Bailey carries Raiders to upset victory


Bailey carries Raiders to upset victory

Friday, Sept. 23, 2011
Posted: 11:33 p.m.
By Mike Clark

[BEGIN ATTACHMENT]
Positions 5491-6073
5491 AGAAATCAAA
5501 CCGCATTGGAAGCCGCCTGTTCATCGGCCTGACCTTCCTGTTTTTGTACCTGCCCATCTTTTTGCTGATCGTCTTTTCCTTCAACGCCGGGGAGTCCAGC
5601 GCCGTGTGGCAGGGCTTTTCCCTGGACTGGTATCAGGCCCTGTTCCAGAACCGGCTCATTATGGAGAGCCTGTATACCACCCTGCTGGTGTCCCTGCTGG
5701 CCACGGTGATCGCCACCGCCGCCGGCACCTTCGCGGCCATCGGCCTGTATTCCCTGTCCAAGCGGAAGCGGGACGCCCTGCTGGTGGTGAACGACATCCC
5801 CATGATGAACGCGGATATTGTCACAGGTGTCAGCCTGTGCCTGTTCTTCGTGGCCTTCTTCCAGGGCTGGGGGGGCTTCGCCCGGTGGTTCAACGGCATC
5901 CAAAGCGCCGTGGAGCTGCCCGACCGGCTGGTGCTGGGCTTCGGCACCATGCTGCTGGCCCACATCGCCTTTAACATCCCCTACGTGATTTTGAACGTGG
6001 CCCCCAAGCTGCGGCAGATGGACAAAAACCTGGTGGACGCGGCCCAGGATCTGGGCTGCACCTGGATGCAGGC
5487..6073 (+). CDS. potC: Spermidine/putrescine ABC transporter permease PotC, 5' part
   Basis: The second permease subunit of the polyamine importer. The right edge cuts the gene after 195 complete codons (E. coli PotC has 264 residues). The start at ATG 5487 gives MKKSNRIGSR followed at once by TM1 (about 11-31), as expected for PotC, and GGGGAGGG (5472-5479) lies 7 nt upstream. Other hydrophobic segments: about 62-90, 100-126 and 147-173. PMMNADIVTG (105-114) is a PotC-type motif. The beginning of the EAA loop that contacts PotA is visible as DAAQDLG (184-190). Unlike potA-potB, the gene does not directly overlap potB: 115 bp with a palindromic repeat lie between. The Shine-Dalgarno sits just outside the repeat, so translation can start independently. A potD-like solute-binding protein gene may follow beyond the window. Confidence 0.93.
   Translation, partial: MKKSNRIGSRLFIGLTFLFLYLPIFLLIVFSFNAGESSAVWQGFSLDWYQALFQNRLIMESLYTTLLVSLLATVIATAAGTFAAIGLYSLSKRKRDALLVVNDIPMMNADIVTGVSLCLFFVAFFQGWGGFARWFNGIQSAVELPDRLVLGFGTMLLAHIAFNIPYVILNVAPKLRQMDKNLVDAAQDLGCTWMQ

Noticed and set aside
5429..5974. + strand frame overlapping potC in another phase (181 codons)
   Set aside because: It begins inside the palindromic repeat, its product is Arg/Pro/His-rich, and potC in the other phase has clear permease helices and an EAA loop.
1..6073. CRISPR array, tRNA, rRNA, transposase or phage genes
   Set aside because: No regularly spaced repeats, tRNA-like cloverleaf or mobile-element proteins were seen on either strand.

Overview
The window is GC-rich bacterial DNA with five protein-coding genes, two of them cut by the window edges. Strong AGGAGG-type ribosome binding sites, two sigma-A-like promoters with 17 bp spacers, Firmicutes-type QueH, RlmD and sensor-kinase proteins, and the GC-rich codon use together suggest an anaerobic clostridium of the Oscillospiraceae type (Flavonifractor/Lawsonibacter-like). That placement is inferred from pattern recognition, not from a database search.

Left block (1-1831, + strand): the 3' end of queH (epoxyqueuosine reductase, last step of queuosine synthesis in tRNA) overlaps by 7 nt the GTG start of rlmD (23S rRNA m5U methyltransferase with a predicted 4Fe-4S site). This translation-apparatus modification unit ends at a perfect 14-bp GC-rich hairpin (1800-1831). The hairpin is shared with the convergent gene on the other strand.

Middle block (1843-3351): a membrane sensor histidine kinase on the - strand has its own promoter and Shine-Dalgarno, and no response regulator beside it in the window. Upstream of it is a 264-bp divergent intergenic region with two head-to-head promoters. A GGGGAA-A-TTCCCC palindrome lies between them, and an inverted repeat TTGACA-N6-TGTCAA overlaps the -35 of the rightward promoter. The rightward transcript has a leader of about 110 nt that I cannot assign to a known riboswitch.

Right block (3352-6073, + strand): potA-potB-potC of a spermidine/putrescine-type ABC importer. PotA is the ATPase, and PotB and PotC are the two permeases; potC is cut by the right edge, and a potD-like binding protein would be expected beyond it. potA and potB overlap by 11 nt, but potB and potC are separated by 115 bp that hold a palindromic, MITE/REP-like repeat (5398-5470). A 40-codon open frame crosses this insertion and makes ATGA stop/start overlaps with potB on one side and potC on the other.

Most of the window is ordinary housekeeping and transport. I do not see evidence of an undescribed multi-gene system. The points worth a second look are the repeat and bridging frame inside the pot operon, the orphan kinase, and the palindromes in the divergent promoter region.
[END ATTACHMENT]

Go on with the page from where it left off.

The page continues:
What looked to be heading toward blowout territory took a U-turn, but the destination was still the desired one for Bolingbrook.The No. 16 Raiders blitzed No. 11 Homewood-Flossmoor with a 27-point first quarter on Friday night and coasted home with a 41-28 SouthWest Suburban Blue win in Flossmoor.Bolingbrook (5-0, 3-0), which plays Lincoln-Way East next weekend, scored a special teams touchdown and picked off Homewood-Flossmoor quarterback Tim Williams on consecutive plays en route to opening leads of 27-0 after one quarter and 41-7 at halftime.Homewood-Flossmoor (3-2, 1-2), which lost to Lincoln-Way East last week, rallied in the second half but couldnt climb back up the mountain.Junior quarterback Aaron Bailey paced the Raiders, running for three first-half touchdowns and finishing with 129 yards on 30 carries.Thats what we wanted to do, Bailey said. We wanted the ball to start the game, to go out there and set the tempo.Bailey scored on a three-yard run with 9:29 left in the first quarter to start the Raiders run. DJ Pruitt then ran back an H-F punt 67 yards for a score with 7:35 left and Tevin Teamers first interception set up Baileys seven-yard scoring run at 5:45. Teamer picked off Williams on the first play of the Vikings next possession and Jaden Huffs five-yard touchdown run in the final minute of the first quarter pushed the lead to 27-0.We had a Lincoln-Way East hangover, H-F coach Craig Buzea said. We knew that was going to happen. I knew we would have it, win or lose last week. ... We as a program have to be able to play big games like that.Williams (14 of 30, 212 yards) hit Sean Jones with a 40-yard touchdown pass with 8:32 left in the second quarter to put H-F on the board. But Huff had a one-yard scoring run and Bailey dashed 66 yards for a score to make it 41-7 with 2:53 left till halftime.We capitalized on their mistakes, Bolingbrook coach John Ivlow said. The fact that we jumped on them early made all the difference in the end.H-F did all the scoring after halftime, getting two more touchdown passes from Williams, a 54-yarder to Jones and an 18-yarder to Kris Porche. Anfernee Roberts picked off Bailey and went 45 yards for the games final score with 10:27 left in the fourth quarter.Thats probably a more realistic score, Ivlow said of the final. Are we a 40-point better team than that team? Probably not.The only thing Im worried about, weve got to finish off the game better than that, Bailey said. This is one game we didnt finish off.Omar Stover ran nine times for 118 yards for Bolingbrook and Huff finished with 58 yards on 14 carries.H-F managed just four net rushing yards on 21 carries.